Are Words Enough?

Doing more to close the Million-Word Gap.

Over the past year, there’s been a lot of talk about the “word gap,” the unequal number of words children of different economic backgrounds hear each day. We know that the linguistic divide represents an inequality that lasts into adulthood. Over and over again, we have cited the number of words as a key factor in children’s lifelong success, their ability to read, communicate thoughts, process information, etc. The disparity has always seemed quantifiable, something we could easily wrap our brains around as we strive to give children lots of words, the earlier the better.

However, as a mother of three children and a lifelong early childhood educator, the idea of filling the million word gap with endless adult-generated talk aimed at children always struck me as overly simplistic and even invasive. Emphasizing the quantity rather than quality of interaction presented an intrusion into the child’s inner life, almost undermining their right to make meaning and drive their learning.

During a recent Harvard symposium on The Leading Edge in Early Childhood Education to examine how to improve children’s early education–including closing the word gap–I got to hear from Kathy Hirsch-Pasek, professor of Psychology at Temple University and an expert on language development. She specifically addressed what kind of talk matters and why. She shared the following excerpt from a study called How Do Families Matter produced by The Foundation for Child Development in 2009:

The Eggplant Parable

A mom is at the supermarket with her young child who notices an eggplant. “Mommy, what’s that?” asks the child. The response is as follows:

Mother #1: Shushes her child and ignores the question.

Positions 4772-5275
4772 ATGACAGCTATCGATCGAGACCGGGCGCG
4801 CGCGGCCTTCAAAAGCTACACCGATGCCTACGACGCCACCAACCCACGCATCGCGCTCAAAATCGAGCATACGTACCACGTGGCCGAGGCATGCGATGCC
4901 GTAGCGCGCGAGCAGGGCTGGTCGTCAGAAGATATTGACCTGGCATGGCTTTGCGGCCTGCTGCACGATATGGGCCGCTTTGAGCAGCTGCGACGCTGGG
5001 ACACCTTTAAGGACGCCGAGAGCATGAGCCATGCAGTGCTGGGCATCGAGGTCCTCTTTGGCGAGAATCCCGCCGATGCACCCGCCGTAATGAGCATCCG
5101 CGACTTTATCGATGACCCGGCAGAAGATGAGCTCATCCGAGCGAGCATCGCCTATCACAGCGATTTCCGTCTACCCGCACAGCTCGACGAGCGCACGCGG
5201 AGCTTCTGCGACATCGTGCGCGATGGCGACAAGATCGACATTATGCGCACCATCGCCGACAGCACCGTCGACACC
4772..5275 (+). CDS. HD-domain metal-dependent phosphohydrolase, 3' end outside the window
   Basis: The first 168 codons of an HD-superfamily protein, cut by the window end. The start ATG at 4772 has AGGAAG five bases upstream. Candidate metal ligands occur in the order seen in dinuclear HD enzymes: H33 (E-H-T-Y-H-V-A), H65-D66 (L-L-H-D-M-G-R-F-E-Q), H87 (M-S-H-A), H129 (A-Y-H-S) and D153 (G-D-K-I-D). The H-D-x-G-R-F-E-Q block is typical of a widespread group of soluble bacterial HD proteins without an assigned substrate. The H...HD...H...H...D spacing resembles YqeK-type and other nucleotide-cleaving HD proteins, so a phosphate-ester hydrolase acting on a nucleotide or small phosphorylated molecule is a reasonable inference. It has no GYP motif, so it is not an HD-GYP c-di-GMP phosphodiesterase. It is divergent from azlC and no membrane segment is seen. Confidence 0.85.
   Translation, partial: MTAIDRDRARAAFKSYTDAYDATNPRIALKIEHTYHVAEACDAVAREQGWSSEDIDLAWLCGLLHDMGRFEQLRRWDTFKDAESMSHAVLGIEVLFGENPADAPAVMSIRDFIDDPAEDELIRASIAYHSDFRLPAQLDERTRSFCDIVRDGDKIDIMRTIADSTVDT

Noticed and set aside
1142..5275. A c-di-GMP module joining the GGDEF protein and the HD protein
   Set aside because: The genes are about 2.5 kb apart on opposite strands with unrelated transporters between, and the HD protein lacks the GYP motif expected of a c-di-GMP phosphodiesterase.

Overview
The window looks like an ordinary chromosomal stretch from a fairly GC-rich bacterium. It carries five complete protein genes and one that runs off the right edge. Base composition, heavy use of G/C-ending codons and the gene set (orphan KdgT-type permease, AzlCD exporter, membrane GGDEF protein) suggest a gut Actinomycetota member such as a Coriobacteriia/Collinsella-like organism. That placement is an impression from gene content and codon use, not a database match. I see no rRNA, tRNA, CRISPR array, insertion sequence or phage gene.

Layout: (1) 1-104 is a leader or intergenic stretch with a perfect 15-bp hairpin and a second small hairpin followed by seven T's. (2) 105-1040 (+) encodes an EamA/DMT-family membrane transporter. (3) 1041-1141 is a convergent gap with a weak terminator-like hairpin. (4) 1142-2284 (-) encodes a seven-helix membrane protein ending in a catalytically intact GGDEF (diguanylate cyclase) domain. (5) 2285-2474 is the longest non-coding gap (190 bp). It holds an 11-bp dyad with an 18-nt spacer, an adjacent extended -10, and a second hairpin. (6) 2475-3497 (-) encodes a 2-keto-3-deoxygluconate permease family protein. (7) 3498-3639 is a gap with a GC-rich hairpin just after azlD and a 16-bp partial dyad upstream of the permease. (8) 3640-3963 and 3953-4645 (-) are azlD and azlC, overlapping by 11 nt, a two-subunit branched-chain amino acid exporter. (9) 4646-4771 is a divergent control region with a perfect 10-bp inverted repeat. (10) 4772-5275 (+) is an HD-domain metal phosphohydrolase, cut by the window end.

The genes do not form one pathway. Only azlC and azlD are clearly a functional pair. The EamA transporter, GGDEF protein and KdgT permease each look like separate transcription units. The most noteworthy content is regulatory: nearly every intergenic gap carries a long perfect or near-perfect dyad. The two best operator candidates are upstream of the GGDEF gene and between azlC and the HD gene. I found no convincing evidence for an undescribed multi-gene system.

Mother #2: “That’s an eggplant. We don’t eat it.”

Mother #3: “Oh, that’s an eggplant. It’s one of the few purple vegetables.” She picks it up, hands it to her son, and encourages him to put it on the scale. “Oh, look, it’s about two pounds!” she says. “And it’s $1.99 a pound, so that would cost just about $4. That’s a bit pricey, but you like veal parmesan, and eggplant parmesan is delicious too. You’ll love it. Let’s buy one, take it home, cut it open. We’ll make a dish together.”

Mother #3 is doing everything possible to fill the word gap, not simply in the number of words she provides, but also by sharing the child’s interest, creating language in a meaningful context, and providing the vocabulary and grammar reciprocally. She offers a layered response that enthusiastically expands the child’s world knowledge—providing a nuanced description of the object (purple, heavy, and expensive). She then reminds the child of past experiences: You like veal so you might like this. And then she follows up with what will happen next: We’ll buy it, cut it open and make it together. This is a deep interaction, an example of shared attention between two human beings.

Hirsch-Pasek’s research expands the conversation around the million word gap, and she provides six principles of engagement that we can all apply to help us behave more like Mother #3:

1. Children learn what they hear most

2. Children learn words for things and events that interest them

3. Interactive and responsive environments build language learning

4. Children learn best in meaningful contexts

5. Children need to hear diverse examples of words and language structures

6. Vocabulary and grammatical development are reciprocal processes

Doing things together such as cooking, making art, going to a museum, walking in the park, reading books and singing songs all provide meaningful language experiences within a loving context. Whether at home or in a high quality educational environment, children have a right to thoughtful language exchanges that build a sense of self, self-esteem, strong attachments to adults and friendships with children.

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